county level for a method to identify and prioritize program 


   development and implementation within available financial


   constraints from market-based mechanisms. This becomes especially


   critical in centers and sub-regions which cross county lines.





   During the last decade, CTCs and regional transit providers have


   established an informal working relationship to fund, implement and


   administer a number inter-county routes (Figure 4-5). These


   informal relationships were formalized as part of the SB1402 Inter-


   county Bus Study. These inter-county routes (express and local)


   comprise a significant part of the tier II component. Maintenance


   and expansion of inter-county transit service should become a


   regional priority.











                              FIGURE 4-8


                      (REGIONAL ACTIVITY CENTERS)











   Emphasis on center-focused service may substantially change the


   function and requirements of existing transportation providers.


   Regional transit service is comprised of 17 independent bus


   systems. This often results in services that are duplicated,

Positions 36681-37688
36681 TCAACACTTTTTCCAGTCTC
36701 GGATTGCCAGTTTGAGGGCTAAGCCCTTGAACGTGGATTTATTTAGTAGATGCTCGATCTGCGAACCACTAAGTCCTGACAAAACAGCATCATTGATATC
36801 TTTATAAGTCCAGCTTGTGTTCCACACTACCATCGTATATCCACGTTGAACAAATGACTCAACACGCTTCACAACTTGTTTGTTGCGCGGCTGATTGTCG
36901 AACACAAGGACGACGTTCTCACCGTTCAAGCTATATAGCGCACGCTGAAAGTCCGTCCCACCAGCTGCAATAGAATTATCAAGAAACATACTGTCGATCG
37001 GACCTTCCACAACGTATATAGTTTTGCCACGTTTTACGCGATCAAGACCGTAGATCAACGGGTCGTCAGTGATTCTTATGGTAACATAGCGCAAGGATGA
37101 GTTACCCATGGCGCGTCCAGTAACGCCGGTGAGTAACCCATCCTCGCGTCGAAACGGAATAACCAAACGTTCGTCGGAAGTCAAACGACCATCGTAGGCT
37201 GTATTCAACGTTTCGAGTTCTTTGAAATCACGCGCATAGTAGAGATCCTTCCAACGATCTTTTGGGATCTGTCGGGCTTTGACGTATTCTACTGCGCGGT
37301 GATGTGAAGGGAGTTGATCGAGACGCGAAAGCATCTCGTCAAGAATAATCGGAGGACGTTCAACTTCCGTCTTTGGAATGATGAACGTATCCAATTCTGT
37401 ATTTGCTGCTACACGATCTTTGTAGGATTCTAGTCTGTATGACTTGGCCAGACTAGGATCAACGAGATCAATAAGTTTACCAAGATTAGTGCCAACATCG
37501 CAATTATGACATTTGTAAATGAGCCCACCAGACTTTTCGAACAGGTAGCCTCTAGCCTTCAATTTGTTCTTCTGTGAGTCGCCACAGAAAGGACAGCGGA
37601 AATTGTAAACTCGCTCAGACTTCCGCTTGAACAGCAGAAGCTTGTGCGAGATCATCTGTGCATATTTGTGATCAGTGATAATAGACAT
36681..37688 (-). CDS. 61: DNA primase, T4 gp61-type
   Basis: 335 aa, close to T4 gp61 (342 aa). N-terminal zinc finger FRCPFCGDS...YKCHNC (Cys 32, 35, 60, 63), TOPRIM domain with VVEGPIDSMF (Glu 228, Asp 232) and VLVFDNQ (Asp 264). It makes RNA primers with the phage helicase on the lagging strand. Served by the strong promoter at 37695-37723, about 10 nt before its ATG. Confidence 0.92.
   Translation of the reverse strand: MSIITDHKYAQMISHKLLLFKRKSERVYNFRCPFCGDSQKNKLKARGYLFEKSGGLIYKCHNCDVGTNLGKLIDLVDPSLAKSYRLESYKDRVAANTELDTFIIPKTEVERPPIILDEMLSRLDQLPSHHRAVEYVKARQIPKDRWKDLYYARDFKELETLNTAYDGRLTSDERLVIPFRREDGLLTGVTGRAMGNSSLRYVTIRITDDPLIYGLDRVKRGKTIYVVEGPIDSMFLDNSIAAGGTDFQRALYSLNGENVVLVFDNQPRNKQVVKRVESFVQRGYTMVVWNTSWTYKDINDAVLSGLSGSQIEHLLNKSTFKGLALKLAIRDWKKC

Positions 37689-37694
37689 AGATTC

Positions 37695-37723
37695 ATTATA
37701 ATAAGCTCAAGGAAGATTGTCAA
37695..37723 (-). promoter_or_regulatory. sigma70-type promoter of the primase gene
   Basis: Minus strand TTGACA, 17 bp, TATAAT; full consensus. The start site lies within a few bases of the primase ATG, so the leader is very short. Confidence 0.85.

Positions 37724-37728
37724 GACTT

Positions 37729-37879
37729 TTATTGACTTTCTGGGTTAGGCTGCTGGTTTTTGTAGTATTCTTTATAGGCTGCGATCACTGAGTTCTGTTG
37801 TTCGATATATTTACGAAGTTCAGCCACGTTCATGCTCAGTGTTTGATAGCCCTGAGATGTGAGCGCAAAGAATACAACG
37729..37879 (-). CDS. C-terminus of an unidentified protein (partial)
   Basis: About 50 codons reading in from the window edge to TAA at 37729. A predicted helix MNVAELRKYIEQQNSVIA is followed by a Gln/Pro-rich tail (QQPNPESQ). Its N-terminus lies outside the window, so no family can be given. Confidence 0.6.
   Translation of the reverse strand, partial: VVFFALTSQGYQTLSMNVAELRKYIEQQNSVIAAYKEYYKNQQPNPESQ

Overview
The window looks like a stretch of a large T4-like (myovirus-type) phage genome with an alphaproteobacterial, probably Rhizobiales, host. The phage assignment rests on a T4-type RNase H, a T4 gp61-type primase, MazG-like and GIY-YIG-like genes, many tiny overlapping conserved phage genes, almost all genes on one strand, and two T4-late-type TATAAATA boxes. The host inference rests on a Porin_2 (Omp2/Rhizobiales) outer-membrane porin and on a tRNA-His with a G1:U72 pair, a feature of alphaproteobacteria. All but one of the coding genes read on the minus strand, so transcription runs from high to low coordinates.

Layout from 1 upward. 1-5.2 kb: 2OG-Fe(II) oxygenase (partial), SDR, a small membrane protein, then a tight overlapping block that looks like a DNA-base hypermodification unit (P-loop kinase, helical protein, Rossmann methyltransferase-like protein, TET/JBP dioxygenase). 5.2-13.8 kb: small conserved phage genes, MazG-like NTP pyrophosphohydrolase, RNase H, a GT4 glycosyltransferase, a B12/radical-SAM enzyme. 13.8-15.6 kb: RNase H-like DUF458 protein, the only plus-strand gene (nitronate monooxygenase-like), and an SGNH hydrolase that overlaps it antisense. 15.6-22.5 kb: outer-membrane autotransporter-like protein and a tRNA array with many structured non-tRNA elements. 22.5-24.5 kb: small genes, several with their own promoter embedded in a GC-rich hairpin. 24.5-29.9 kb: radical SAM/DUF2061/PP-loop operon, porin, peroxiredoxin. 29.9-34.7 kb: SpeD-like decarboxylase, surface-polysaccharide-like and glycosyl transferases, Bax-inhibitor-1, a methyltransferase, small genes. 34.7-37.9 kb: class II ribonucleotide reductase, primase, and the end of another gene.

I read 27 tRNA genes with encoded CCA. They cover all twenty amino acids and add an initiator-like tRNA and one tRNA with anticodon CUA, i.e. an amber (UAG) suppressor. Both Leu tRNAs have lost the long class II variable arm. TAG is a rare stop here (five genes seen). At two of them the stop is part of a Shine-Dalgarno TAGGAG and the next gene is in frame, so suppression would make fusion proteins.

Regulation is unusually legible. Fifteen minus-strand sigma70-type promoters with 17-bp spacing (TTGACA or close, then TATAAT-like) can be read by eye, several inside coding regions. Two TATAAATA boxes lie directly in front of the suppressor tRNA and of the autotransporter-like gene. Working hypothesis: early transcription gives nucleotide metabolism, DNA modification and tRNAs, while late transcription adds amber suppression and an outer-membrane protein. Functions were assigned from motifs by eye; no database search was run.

competitive, modally uncoordinated, and difficult to use by the


   rider. Beyond the operational concerns, the feasibility,


   practicality and desirability of retaining an individual provider-


   oriented infrastructure needs to addressed and evaluated.


   Ultimately, the type of transit system infrastructure will greatly


   determine and impact regional transit systems' performance and


   associated investment decision-making. The development of succinct


   and defined infrastructure goals and objectives should be a


   priority transit program action.








TRANSIT PLAN ACTIONS:





   As previously discussed, the program mix and support programs


   included as a part of the Regional Transit Strategy influence those


   specific actions which comprise Transit Program Actions. In


   addition to the specific capital program actions identified in


   Chapter 14, there are a number of other actions which support the


   continued development and implementation of a centers-based transit


   network. These actions are identified below: